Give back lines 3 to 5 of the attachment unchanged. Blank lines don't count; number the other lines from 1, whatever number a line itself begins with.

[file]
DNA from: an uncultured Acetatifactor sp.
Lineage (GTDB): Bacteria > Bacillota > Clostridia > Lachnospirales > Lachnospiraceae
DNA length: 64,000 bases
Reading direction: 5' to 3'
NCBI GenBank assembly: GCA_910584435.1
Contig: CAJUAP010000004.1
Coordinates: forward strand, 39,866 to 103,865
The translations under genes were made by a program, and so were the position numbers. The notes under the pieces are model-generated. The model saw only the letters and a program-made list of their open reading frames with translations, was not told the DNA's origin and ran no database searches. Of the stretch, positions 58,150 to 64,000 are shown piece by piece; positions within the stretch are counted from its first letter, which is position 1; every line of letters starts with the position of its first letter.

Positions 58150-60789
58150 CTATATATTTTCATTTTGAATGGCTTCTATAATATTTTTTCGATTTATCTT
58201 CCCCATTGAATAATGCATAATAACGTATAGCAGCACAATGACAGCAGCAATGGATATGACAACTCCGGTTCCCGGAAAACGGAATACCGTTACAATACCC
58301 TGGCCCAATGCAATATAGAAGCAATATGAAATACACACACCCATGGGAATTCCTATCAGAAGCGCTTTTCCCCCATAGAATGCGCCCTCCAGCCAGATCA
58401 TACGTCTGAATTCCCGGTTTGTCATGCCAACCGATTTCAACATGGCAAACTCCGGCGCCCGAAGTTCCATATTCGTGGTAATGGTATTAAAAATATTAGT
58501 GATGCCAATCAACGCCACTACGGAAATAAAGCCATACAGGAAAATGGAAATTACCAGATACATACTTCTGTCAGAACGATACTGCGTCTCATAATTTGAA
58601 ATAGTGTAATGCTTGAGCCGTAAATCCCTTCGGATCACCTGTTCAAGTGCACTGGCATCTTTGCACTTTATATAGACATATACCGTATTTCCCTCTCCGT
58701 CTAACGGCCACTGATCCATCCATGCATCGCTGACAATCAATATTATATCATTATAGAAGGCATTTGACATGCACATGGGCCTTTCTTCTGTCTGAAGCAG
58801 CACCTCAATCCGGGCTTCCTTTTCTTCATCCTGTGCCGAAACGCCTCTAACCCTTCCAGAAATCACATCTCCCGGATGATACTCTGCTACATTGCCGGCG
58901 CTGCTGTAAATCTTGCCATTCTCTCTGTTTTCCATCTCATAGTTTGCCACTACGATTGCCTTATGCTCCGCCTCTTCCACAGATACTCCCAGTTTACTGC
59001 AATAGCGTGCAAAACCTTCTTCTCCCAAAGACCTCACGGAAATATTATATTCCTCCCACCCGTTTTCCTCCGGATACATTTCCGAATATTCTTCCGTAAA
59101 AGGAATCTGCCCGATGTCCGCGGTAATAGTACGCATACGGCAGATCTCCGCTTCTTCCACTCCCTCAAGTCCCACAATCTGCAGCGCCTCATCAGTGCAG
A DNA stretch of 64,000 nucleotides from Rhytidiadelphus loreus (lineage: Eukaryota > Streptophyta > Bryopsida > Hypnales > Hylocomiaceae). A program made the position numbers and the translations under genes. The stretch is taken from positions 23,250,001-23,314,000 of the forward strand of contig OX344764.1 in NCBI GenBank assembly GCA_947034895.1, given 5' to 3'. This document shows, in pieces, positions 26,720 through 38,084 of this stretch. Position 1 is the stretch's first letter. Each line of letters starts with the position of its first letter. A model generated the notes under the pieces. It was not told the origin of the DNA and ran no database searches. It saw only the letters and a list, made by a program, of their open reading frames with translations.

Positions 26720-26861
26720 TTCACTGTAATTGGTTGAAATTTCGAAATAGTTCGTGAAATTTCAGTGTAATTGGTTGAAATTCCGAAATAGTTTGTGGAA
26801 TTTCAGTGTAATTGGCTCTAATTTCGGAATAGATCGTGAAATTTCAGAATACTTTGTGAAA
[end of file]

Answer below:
DNA length: 64,000 bases
Reading direction: 5' to 3'
NCBI GenBank assembly: GCA_910584435.1